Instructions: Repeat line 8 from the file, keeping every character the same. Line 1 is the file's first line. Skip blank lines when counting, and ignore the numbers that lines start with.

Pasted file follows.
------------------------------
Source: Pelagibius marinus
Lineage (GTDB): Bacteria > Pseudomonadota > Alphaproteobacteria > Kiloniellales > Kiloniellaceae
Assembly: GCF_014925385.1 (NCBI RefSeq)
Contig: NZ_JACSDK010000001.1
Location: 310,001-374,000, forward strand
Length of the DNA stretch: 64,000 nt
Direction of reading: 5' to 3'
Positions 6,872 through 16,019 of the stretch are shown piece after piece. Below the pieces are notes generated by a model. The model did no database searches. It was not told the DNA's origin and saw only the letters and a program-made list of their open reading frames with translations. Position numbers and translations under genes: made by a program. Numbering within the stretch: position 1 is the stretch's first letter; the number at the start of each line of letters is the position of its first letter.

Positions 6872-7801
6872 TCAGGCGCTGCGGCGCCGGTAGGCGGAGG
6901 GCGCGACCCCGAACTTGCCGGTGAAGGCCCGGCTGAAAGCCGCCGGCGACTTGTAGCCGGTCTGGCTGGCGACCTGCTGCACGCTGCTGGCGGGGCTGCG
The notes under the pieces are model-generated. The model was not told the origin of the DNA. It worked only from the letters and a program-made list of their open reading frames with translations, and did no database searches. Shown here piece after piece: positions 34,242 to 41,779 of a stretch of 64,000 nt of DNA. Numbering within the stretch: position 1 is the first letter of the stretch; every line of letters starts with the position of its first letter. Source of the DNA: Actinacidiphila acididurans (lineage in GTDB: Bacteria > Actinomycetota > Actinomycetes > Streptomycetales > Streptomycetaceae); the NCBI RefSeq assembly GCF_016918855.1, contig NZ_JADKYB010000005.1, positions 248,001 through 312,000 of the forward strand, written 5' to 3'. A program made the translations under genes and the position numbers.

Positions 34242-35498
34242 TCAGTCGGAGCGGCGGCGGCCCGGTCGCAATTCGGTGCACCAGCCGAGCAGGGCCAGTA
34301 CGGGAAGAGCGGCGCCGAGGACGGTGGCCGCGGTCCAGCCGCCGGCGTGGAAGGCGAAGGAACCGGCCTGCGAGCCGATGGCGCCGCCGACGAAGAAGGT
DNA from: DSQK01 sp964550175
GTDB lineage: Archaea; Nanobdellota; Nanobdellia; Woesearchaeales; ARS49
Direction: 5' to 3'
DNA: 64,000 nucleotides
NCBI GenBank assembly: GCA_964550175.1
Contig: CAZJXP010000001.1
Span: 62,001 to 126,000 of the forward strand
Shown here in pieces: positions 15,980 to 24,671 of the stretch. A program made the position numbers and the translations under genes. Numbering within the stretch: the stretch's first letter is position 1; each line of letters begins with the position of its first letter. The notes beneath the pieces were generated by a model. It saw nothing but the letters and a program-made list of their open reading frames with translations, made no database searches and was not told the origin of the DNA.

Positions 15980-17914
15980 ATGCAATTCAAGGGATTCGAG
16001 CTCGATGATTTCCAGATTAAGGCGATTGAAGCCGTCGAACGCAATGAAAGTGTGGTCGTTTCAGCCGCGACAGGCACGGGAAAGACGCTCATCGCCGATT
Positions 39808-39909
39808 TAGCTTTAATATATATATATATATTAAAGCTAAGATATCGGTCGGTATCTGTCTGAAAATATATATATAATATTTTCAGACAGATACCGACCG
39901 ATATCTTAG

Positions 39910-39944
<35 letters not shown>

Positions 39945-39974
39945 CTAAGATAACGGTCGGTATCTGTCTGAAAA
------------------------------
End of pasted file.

Positions 6,872 through 16,019 of the stretch are shown piece after piece. Below the pieces are notes generated by a model. The model did no database searches. It was not told the DNA's origin and saw only the letters and a program-made list of their open reading frames with translations. Position numbers and translations under genes: made by a program. Numbering within the stretch: position 1 is the stretch's first letter; the number at the start of each line of letters is the position of its first letter.